should we use plaintext for message?

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Re: should we use plaintext for message?

Gerard E. Seibert
On Fri, 20 Mar 2020 08:02:19 -0600, @lbutlr stated:

>On 19 Mar 2020, at 00:16, Philip Paeps <[hidden email]> wrote:
>> On 2020-03-18 09:51:45 (+0800), Wesley Peng wrote:  
>>> Following this guide:
>>> https://useplaintext.email/
>>>
>>> Shall we use plaintext message in regular email communication?  
>>
>> You should use what the content of the message needs modulo your
>> recipients' wishes.
>>
>> I personally prefer to receive plain text but I don't mind receiving
>> conservatively marked up HTML email (e.g. emphasis, hyperlinks,
>> tables, ... even embedded images if the message requires them).
>> Others may (will) have other preferences.  
>
>The problem with the position is that many people feel their messages
>RECQUIRE their colorful signature, large corporate logo, and 14 line
>of meaningless “This message is private communication… blah blah”
>
>(I use to post those emails to sites like pastern and send the person
>the link, but now I just delete them unread)
>
>> In my experience, plain text suffices for the vast majority of
>> mailing list discussions.  
>
>And in the very few cases where an image is required it is better to
>link to the image.
>
>Once you allow any image or HTML it becomes impossible to limit it to
>only the necessary formatting.
>
>> Trying to force people to limit themselves to plain text is not a
>> productive use of anyone's time.  
>
>That’s why the best solution is for the mailing list to simply strip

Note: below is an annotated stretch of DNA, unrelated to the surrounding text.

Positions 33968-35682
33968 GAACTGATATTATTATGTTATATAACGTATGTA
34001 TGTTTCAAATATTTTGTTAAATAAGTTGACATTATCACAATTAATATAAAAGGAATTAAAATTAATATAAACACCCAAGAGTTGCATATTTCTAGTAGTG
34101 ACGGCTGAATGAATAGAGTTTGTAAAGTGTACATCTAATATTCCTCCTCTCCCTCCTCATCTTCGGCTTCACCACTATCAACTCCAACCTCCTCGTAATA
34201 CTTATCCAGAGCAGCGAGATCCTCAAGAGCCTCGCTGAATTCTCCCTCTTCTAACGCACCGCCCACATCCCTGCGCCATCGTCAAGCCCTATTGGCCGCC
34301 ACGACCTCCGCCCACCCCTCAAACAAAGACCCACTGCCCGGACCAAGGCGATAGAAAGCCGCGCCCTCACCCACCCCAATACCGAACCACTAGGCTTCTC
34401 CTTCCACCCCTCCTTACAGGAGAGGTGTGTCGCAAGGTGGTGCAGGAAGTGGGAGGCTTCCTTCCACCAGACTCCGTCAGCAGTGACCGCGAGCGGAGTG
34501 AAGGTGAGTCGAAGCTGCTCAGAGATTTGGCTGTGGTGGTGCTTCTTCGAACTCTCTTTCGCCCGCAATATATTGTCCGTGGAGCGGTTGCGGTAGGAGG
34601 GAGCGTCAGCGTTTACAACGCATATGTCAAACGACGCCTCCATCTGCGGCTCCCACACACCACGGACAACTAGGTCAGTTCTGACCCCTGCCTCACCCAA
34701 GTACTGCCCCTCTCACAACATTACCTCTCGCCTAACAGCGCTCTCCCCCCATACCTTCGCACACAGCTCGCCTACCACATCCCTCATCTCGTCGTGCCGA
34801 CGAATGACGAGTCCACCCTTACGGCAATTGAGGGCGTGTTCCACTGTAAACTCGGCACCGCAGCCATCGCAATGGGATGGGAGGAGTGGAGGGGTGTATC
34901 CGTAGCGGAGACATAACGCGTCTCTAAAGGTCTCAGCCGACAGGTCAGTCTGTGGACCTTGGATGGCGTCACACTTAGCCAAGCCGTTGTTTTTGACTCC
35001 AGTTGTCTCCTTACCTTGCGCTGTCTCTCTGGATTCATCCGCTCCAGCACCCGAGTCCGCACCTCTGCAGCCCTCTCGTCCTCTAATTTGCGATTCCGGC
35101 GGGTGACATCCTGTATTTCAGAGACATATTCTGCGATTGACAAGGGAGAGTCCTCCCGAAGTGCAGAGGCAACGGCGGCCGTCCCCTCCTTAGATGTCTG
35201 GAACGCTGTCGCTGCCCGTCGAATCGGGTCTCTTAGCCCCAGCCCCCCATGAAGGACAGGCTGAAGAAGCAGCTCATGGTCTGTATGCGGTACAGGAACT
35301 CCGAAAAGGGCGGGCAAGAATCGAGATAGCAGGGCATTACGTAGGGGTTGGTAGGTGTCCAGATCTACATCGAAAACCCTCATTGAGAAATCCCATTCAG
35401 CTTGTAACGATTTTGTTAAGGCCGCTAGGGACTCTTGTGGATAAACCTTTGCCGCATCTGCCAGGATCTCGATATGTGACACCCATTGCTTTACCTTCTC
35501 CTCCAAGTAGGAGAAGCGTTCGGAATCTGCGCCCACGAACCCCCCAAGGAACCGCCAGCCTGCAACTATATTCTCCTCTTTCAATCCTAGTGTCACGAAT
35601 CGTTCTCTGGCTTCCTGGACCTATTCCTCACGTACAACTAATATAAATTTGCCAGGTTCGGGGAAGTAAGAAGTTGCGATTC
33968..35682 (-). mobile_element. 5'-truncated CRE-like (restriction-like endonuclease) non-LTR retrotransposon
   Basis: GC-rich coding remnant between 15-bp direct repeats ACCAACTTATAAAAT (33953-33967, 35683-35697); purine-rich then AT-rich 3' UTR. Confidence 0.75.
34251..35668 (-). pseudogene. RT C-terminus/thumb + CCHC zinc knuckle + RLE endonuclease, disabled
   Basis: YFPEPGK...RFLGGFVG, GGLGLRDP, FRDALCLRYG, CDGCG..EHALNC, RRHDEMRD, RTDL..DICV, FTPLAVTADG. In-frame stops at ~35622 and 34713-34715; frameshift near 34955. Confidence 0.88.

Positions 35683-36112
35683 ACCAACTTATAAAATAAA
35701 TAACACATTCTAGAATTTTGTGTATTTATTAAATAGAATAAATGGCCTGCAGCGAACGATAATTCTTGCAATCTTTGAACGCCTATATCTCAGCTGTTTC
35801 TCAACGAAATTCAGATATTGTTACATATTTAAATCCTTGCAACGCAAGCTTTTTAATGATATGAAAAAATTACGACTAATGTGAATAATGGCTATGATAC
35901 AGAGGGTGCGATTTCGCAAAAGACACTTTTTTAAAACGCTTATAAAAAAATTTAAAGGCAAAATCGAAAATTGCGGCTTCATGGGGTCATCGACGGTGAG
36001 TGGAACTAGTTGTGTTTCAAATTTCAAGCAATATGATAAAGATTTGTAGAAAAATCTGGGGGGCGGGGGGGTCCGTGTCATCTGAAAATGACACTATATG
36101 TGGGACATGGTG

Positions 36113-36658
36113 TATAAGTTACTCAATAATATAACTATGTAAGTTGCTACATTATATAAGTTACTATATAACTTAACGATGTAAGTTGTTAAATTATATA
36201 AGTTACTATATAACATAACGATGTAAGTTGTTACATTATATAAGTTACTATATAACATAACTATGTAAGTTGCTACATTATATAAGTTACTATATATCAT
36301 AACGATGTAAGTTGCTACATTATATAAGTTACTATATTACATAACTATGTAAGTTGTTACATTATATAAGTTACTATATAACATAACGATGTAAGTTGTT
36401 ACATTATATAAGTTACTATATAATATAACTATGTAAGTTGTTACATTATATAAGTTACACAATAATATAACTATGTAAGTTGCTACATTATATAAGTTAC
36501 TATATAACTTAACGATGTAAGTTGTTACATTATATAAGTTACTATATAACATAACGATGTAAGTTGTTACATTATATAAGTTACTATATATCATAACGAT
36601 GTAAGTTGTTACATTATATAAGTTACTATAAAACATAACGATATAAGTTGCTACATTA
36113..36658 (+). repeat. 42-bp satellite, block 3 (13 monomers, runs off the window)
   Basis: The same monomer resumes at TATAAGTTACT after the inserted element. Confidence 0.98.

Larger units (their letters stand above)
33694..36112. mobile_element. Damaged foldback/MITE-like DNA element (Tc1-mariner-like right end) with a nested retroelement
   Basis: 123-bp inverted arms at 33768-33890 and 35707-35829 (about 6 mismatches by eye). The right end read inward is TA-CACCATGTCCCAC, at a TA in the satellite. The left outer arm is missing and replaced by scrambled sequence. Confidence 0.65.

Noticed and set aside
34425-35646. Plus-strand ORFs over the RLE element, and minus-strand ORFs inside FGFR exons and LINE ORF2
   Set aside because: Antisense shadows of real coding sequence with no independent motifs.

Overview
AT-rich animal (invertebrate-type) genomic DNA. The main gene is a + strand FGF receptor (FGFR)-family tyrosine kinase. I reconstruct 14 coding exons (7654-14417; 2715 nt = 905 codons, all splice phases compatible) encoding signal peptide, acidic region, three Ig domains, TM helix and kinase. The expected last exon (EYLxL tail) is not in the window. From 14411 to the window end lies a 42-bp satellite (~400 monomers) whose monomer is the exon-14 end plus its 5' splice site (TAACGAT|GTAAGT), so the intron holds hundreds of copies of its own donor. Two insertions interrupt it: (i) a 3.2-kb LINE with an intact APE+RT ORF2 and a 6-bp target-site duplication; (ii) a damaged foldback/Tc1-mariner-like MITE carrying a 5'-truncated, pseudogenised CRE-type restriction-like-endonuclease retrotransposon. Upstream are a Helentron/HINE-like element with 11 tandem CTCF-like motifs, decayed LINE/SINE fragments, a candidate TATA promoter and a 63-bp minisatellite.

>all attachments and also reject messages that do not have text/plain
>parts. This takes no time and no one needs to waste time or be
>bothered about it and there’s also no one to complain to since it’s
>all automated.
>
>The people who really can’t deal without having their pink text
>handwriting font on a lime green background with an animated gif
>attached will either adapt or go away.
>
>script execution error (#127): sh: line 7:

Honestly, I fail to see why receivers of HTML based emails seem to
feel they have a right to get themselves into a hissy fit and dictate
what type or form of email is permissible? Who made them GODS?

When I receive an email, I have two immediate choices to make; either
read it or don't read it. From there, I can choose to save or archive
the message, delete it or potentially forward or reply to it. I have
yet to understand this hatred of HTML email. Perhaps the recipient has
Autophobia. Maybe it is related to Trypophobia. Perhaps it is something
entirely different. In any case, who cares?

Personally, I prefer basic plain text. However, working for a